Ecosystems and Foundational Models

So at the moment, if we move things on a bit, go to some crazy predictions, right? At the moment in the US and Europe, you've got Facebook with their alliance. You've got OpenAI, Google, and Microsoft all fighting it out to create an ecosystem on top of that. What is your prediction within the next 12 to 24 months? How many ecosystems are we going to see? And how many foundational models?

So I think the most controversial point I would make is that I think in 12 to 18 months, the hegemony that OpenAI have will be disrupted. I think if you look at GPT-1 versus 2 versus 3 versus 3.5 versus 4, you have an exponential increase in the cost per token, but you also have a logarithmic increase in the actual performance. So effectively, in plain English, that means you're paying more and more for less and less benefit. you're going to hit an asymptote.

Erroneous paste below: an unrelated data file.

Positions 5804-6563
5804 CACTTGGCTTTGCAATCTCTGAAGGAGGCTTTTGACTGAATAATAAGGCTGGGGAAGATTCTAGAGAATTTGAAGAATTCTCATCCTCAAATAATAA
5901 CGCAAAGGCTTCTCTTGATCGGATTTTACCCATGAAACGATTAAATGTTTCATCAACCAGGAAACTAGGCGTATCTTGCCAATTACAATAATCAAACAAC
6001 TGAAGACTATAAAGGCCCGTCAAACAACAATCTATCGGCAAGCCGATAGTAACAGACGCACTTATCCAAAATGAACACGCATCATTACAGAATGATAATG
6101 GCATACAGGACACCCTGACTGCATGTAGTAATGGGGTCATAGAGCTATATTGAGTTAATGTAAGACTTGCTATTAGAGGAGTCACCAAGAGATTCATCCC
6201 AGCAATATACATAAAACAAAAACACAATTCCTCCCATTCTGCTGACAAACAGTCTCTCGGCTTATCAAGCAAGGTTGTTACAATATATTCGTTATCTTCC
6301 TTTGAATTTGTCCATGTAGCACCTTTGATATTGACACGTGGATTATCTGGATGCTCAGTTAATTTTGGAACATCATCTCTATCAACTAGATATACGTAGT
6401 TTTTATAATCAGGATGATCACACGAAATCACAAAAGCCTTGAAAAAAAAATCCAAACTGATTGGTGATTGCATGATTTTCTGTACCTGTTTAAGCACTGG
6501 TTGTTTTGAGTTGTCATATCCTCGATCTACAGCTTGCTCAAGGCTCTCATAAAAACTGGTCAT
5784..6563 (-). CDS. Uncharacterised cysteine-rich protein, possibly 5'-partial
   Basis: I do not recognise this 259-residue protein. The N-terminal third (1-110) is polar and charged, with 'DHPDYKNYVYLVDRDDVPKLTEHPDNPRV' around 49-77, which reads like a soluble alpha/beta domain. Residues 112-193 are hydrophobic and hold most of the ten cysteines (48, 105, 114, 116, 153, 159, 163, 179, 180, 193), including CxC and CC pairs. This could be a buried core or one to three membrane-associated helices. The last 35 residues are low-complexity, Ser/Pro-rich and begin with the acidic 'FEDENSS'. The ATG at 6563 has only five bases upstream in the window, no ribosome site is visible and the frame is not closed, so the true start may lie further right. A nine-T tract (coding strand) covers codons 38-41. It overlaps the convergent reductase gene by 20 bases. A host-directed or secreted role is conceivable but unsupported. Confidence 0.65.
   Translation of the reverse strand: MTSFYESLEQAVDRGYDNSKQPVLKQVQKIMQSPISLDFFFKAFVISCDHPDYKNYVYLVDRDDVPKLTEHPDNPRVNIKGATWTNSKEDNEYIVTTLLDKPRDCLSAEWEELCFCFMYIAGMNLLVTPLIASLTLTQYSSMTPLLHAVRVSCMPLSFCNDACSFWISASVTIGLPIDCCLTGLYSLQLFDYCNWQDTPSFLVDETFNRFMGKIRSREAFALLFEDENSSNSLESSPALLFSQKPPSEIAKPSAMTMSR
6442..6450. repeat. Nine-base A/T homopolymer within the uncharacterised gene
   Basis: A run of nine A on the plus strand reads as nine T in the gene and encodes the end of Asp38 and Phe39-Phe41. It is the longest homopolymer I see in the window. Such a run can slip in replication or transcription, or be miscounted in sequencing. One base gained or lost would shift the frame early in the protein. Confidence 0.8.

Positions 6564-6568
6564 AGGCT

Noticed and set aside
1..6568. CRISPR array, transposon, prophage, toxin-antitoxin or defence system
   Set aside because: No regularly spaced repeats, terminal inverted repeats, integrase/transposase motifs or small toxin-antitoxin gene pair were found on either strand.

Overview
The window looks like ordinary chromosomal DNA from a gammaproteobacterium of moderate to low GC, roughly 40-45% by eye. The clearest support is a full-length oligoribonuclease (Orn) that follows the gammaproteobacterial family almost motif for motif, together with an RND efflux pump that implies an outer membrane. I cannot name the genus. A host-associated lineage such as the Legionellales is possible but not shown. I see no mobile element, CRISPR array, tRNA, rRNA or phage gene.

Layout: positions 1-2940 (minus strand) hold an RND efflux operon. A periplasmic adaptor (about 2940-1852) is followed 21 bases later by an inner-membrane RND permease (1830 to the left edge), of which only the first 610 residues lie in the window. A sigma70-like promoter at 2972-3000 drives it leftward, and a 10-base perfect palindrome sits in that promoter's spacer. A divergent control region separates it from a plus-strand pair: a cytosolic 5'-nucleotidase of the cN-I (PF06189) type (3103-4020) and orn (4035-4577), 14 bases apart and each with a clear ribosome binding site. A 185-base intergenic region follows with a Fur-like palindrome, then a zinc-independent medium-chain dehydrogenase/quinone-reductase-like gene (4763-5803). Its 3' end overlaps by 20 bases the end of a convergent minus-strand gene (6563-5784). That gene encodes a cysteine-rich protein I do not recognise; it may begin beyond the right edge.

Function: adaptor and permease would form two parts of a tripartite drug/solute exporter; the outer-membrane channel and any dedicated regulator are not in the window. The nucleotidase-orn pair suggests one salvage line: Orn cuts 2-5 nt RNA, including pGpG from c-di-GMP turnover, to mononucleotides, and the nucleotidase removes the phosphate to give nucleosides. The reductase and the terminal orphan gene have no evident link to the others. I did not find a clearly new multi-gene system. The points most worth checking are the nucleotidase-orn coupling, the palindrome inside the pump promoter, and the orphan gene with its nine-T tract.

And we're already seeing that where Mistral and their mixture of experts models are catching up very quickly. Give it a year, and the difference is going to be minuscule between these. I think the key thing with open AI is they don't have the ability really to break into the assistance model or market for phones. If you look at Google, they have Pixie, which they're already working on, which will go straight into Google phones. Apple have been really secretive somehow, but they're working on this behind the scenes. And before you know it, that will be on the iPhone. OpenAI, I think, will really, really struggle to break into that. So I think the hegemony that they have will be disrupted.